A 19-year-old TikTok influencer whose education agency made six figures in just six months by teaching people how to write articles has admitted plagiarism.
Brooke Lim, known online as @tweetShe has more than 183,000 followers on the video-sharing app, which helped her start a classic club.
The agency appeared to be a fruitful business, making six figures in the last six months of 2022 alone and having a waiting list of 150 people, according to Strait Times who posted an article about Brooke’s agency earlier this month.
But TikTok account @tweet Brooke, from Singapore, was accused this week of plagiarizing her since-removed article, Fear of Eating, about her experience with an eating disorder that was published on her blog, Grayscale Copy.
Brooke Lim, a 19-year-old TikTok influencer who runs a Classic Club in Singapore, has admitted to plagiarizing a personal article about her experience with an eating disorder.
But the TikToksugaresqueessay account this week accused Brooke, from Singapore, of plagiarizing her article, about fear of eating.
The article was posted on Brooke’s blog on April 18, from the inside mentioned.
The account shared a series of videos and Google Doc He elaborates on their allegations, adding, “Over 70% of the original article is not her original work.”
In the first 15-second video, an “Open Letter to Brooke” plays.
I understand that you may have suffered from an eating disorder… but taking experiences from a fictional book and making them sound like your own experiences/words without revealing to your humble readers and disciples that this isn’t quite your material is way too crazy for you. I and I can’t believe I was so impressed with your work ethic.”
I sympathize (sic) with your struggles and really hope you can recover one day but this very misleading article is another problem entirely from your turmoil, suffice it to say I was very sad and confused as to why you saw the need to copy multiple parts of the same book and not adopt it as material Source as you did with the quotes and other references scattered throughout the rest of your article.
The author of the letter says they hope Brock will take “some responsibility” and not just sweep the allegations “under the rug”.
Some of the works sugarsqueessay Brooke has been accused of plagiarizing include Wintergirls by Laurie Halse Anderson, Sharp Objects by Gillian Flynn and Susan Burton’s The Way I Ate for The New Yorker.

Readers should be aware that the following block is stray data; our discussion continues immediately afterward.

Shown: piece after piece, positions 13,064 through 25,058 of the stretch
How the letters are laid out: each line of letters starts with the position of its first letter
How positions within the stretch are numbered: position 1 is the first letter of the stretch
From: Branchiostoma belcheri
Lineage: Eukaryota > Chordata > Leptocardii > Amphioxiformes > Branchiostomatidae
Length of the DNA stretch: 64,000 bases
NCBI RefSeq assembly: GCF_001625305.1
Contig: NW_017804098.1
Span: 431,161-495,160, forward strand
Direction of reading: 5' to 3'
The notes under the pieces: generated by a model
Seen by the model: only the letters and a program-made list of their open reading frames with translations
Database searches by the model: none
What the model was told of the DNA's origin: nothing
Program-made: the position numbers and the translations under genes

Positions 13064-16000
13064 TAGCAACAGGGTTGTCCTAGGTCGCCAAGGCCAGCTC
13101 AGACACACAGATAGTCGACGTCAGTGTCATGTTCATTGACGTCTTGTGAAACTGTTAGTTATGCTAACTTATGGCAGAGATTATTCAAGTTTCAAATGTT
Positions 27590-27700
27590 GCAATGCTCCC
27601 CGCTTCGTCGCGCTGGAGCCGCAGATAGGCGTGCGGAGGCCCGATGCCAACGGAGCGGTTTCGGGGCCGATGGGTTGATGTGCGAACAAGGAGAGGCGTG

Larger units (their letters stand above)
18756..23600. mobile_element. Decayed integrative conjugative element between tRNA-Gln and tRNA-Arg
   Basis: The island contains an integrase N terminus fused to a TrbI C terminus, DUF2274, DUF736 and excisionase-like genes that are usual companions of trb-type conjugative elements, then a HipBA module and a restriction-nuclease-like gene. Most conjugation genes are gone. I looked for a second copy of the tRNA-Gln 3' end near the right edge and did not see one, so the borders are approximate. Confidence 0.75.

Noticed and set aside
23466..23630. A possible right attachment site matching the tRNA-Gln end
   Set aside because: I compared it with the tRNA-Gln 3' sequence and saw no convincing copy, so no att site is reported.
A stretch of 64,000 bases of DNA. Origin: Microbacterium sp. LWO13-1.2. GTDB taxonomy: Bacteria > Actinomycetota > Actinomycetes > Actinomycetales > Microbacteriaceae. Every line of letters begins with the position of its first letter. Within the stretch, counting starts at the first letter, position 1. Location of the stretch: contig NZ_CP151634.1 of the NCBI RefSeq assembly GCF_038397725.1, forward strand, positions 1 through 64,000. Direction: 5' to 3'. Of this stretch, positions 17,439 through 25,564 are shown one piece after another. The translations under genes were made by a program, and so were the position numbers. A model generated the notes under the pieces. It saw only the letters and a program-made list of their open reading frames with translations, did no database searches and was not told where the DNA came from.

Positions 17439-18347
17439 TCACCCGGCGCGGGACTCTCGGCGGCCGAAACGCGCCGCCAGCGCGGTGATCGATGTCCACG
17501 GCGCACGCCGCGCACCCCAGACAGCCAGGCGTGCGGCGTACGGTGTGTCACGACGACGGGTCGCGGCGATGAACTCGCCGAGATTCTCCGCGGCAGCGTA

The similarities between the article and the Girls of Winter are detailed in a second TikTok video on the account.
Since then, Brooke’s blog has been password protected and not accessible to the public.
Some clips from Wintergirls are highlighted compared to Brooke’s blog post
Another screenshot shows a second clip that Brooke plagiarized, according to the anonymous TikTok account
In response to the allegations, Brooke posted a clip saying, “I want to release a statement about a long article that has been made public in which I made the very unfortunate and grave mistake of plagiarism.
And for this I am so sorry for my students, I reached out to them one by one to apologize.
I am so sorry to my followers, anyone who has supported me in one way or another, and to the authors of the books I stole from, I really should have given due credit and explained that these were words that resonated very deeply with me.
I should have been more careful throughout the process of drafting the essay, rather than reaching for my previous compilation of thoughts and ideas I gleaned from previous authors.
“I should have done my due diligence and will be more careful in the future.”
Brock went on to clarify that the article in question was not “not-for-profit” or used for any college admissions.
She added that she wishes she could “turn back time” and has deleted the article from her blog.
Brooke, known online as @sugaresque, has more than 183,000 followers on the video-sharing app
Brooke also urged people to leave any further recommendations on how to “make things right”.
The TikTok influencer said the article had “nothing to do” with her agency and that the controversy surrounding it would not affect her students.
She addressed further allegations that the Classic Club had plagiarized her claims, claiming they were “untrue” and providing another video debunking the accusations.
a Change.org The petition started by Brianna Lee called on UCLA to investigate Brock’s admissions essay.
She said Brooke had sought to “bolster her professional credibility as a writer through her plagiarized (sic) essay by self-promoting her personal brand, and failing to take any accountability for her actions.”
At the time of writing, only 815 people have signed the petition.
According to Insider, Brooke was a student at the prestigious Raffles Institute in Singapore.